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A Chinese Story by C. P. Cranch

None are so wise as they who make pretence

To know what fate conceals from mortal sense.

This moral from a tale of Ho-hang-ho

Might have been drawn a thousand years ago,

Long ere the days of spectacles and lenses,

When men were left to their unaided senses.

Two young short-sighted fellows, Chang and Ching,

Over their chopsticks idly chattering,

Fell to disputing which could see the best:

At last they agreed to put it to the test.

Said Chang: "A marble tablet, so I hear,

Is placed upon the Bo-hee temple near,

With an inscription on it. Let us go

And read it (since you boast your optics so),

Standing together at a certain place

In front, where we the letters just may trace.

Then he who quickest reads the inscription there

The palm for keenest eyes henceforth shall bear."

"Agreed," said Ching; "but let us try it soon:

Suppose we say to-morrow afternoon."

"Nay, not so soon," said Chang: "I'm bound to go,

To-morrow, a day's ride from Ho-hang-ho,

And sha'n't be ready till the following day:

At ten A.M. on Thursday let us say."

So 'twas arranged. But Ching was wide awake:

Time by the forelock he resolved to take;

And to the temple went at once, and read

Upon the tablet: "To the illustrious dead—

The chief of mandarins, the great Goh-Bang."

Scarce had he gone when stealthily came Chang,

Who read the same; but, peering closer, he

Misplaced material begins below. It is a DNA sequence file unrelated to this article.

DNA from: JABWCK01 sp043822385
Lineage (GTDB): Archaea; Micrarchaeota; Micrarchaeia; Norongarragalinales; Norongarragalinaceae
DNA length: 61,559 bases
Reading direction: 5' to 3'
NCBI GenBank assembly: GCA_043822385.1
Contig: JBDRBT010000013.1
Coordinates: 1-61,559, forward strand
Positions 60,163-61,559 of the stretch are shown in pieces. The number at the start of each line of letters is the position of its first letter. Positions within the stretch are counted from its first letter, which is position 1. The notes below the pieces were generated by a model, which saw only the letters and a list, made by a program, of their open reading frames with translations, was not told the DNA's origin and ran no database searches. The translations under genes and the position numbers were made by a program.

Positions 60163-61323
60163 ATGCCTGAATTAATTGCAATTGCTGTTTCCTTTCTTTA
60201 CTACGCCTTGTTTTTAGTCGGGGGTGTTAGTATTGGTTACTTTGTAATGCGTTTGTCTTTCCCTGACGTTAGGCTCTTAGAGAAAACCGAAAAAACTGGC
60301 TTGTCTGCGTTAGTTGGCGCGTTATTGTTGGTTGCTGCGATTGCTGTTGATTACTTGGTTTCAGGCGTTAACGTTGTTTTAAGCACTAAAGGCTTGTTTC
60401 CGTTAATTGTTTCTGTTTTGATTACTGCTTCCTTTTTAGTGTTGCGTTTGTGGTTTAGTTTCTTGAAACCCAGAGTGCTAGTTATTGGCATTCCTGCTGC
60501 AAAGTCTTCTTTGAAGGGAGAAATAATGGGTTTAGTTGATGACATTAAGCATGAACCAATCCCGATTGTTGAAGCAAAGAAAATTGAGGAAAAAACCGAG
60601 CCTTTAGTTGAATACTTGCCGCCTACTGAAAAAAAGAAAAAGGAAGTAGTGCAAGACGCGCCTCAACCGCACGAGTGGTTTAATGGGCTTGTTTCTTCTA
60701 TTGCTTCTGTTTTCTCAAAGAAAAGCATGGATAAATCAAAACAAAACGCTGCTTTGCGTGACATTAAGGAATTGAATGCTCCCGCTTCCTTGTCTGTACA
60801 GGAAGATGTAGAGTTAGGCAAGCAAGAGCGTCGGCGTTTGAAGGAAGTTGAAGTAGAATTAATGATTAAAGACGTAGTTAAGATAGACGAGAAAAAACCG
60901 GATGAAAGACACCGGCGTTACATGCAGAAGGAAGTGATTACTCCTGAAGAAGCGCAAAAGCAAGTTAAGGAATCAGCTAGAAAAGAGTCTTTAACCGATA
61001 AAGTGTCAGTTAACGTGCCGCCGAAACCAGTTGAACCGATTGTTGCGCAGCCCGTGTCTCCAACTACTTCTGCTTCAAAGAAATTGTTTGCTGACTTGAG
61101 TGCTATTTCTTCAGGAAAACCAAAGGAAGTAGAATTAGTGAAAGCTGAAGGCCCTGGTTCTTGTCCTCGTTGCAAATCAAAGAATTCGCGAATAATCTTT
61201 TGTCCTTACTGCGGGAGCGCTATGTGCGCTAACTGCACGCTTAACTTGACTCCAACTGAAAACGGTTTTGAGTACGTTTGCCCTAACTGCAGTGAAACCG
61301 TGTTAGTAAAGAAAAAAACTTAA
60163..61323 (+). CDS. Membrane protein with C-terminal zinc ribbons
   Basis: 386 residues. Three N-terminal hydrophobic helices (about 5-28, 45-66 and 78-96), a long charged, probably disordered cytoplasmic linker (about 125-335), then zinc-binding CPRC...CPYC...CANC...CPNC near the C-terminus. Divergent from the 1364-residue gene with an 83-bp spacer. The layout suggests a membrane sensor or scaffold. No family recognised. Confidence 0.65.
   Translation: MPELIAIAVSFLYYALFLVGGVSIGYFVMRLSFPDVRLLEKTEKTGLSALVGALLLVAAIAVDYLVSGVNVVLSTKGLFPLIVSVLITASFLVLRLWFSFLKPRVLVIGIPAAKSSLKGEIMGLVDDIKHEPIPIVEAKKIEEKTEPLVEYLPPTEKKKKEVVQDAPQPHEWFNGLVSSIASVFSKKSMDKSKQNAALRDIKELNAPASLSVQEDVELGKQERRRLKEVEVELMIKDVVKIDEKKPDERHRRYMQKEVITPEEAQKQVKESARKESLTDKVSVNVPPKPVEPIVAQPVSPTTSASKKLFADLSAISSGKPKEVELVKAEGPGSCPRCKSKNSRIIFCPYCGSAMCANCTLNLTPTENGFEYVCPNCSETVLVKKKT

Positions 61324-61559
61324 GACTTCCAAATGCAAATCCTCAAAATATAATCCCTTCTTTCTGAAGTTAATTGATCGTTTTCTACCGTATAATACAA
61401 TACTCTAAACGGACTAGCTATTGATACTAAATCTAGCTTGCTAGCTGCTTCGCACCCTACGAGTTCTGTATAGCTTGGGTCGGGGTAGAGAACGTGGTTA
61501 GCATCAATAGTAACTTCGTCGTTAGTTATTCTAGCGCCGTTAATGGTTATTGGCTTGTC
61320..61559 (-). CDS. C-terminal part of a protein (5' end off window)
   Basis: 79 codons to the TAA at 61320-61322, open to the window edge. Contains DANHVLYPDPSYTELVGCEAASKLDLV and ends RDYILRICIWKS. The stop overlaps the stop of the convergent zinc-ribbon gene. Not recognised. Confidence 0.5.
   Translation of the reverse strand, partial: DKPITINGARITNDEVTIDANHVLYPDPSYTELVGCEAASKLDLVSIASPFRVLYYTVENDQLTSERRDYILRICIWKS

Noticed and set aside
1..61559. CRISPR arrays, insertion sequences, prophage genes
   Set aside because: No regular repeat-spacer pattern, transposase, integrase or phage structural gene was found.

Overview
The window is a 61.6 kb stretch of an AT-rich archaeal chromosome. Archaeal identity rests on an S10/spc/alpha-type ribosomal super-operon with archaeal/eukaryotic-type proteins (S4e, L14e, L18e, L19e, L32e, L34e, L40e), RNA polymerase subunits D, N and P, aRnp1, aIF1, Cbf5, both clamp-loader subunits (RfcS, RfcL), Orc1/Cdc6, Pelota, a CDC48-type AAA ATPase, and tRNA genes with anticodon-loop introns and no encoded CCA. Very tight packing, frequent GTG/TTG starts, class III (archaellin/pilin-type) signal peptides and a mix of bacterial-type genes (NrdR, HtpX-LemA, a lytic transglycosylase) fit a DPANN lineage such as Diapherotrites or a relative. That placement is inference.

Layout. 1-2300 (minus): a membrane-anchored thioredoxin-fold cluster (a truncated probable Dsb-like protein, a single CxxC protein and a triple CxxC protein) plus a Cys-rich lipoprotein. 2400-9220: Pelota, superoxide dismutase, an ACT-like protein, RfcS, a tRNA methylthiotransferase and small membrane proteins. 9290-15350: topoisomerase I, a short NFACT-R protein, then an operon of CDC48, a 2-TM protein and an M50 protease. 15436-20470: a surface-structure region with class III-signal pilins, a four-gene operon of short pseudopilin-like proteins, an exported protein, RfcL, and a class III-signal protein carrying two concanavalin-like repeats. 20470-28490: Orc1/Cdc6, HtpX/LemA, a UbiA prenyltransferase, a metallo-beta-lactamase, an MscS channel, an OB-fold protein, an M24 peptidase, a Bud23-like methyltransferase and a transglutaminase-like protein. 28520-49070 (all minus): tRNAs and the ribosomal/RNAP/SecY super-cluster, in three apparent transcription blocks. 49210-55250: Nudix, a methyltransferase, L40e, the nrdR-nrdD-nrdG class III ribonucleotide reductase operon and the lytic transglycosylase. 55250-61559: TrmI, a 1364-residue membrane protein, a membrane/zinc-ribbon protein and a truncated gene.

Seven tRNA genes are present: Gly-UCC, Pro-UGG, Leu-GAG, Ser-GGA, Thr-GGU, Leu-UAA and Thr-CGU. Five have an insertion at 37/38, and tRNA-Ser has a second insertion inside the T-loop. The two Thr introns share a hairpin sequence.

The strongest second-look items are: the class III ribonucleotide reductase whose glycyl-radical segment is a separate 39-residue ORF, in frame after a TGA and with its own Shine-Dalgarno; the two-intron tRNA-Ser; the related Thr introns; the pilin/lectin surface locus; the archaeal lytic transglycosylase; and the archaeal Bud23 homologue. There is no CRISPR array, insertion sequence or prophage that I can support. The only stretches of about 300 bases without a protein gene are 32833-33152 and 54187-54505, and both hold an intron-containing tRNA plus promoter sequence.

Spied in a corner what Ching failed to see—

The words, "This tablet is erected here

By those to whom the great Goh-Bang was dear."

So, on the appointed day—both innocent

As babes, of course—these honest fellows went

And took their distant station; and Ching said,

"I can read plainly, 'To the illustrious dead—

The chief of mandarins, the great Goh-Bang.'"

"And is that all that you can spell?" said Chang.

"I see what you have read, but furthermore,

In smaller letters, toward the temple-door,

Quite plain, 'This tablet is erected here

By those to whom the great Goh-Bang was dear.'"

"My sharp-eyed friend, there are no such words!" said Ching.

"They're there," said Chang, "if I see anything—

As clear as daylight!" "Patent eyes, indeed,

You have!" cried Ching. "Do you think I cannot read?"

"Not at this distance, as I can," Chang said,

"If what you say you saw is all you read."

In fine, they quarreled, and their wrath increased,

Till Chang said, "Let us leave it to the priest:

Lo, here he comes to meet us." "It is well,"

Said honest Ching: "no falsehood he will tell."

The good man heard their artless story through,

And said, "I think, dear sirs, there must be few

Blest with such wondrous eyes as those you wear.

There's no such tablet or inscription there.

There was one, it is true; 'twas moved away,

And placed within the temple yesterday."